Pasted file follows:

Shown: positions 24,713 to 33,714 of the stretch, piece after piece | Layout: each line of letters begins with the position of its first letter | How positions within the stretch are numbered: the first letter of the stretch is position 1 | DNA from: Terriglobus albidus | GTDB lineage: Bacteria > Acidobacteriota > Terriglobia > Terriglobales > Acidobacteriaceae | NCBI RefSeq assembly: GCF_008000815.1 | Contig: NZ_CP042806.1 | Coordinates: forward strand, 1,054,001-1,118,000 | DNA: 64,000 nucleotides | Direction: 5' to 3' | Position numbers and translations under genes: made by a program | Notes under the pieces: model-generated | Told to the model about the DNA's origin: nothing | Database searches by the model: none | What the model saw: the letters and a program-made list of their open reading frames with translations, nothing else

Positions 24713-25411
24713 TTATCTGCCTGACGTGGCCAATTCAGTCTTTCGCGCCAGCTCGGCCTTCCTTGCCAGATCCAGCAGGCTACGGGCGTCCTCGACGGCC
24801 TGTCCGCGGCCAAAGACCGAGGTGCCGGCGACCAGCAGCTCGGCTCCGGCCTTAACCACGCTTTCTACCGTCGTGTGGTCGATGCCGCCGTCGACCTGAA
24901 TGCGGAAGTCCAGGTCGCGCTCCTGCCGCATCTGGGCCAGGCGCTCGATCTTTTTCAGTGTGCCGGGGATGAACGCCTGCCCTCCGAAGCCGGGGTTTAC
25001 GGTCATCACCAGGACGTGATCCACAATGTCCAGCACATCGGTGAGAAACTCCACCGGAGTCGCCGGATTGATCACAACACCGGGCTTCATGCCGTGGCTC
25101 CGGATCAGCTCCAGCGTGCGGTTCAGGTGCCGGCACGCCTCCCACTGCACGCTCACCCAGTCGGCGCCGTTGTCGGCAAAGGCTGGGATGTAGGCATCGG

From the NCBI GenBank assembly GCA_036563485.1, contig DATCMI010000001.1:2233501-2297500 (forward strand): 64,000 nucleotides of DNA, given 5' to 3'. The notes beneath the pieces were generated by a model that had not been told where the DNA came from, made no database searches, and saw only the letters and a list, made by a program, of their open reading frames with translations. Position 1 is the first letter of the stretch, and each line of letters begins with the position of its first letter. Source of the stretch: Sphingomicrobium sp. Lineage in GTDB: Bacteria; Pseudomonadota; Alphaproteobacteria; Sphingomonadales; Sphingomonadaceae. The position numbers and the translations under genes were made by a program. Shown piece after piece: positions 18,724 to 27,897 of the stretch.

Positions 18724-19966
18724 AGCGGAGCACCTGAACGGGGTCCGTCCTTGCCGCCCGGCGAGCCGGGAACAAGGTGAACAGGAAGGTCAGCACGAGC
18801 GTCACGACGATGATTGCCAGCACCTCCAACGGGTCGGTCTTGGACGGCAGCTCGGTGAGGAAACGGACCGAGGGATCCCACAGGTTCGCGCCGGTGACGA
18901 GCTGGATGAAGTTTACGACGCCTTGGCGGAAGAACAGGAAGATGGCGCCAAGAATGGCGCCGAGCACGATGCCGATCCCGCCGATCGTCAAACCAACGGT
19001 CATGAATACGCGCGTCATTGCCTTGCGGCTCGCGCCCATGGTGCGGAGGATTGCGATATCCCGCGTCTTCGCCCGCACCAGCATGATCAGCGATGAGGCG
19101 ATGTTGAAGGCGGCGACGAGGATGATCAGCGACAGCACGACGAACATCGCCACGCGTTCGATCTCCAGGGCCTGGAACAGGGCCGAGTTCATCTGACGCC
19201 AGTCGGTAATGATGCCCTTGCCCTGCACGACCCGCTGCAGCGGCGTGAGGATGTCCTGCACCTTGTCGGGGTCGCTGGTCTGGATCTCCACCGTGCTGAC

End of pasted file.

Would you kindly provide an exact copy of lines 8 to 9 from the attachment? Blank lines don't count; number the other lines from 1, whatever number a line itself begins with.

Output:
From the NCBI GenBank assembly GCA_036563485.1, contig DATCMI010000001.1:2233501-2297500 (forward strand): 64,000 nucleotides of DNA, given 5' to 3'. The notes beneath the pieces were generated by a model that had not been told where the DNA came from, made no database searches, and saw only the letters and a list, made by a program, of their open reading frames with translations. Position 1 is the first letter of the stretch, and each line of letters begins with the position of its first letter. Source of the stretch: Sphingomicrobium sp. Lineage in GTDB: Bacteria; Pseudomonadota; Alphaproteobacteria; Sphingomonadales; Sphingomonadaceae. The position numbers and the translations under genes were made by a program. Shown piece after piece: positions 18,724 to 27,897 of the stretch.

Positions 18724-19966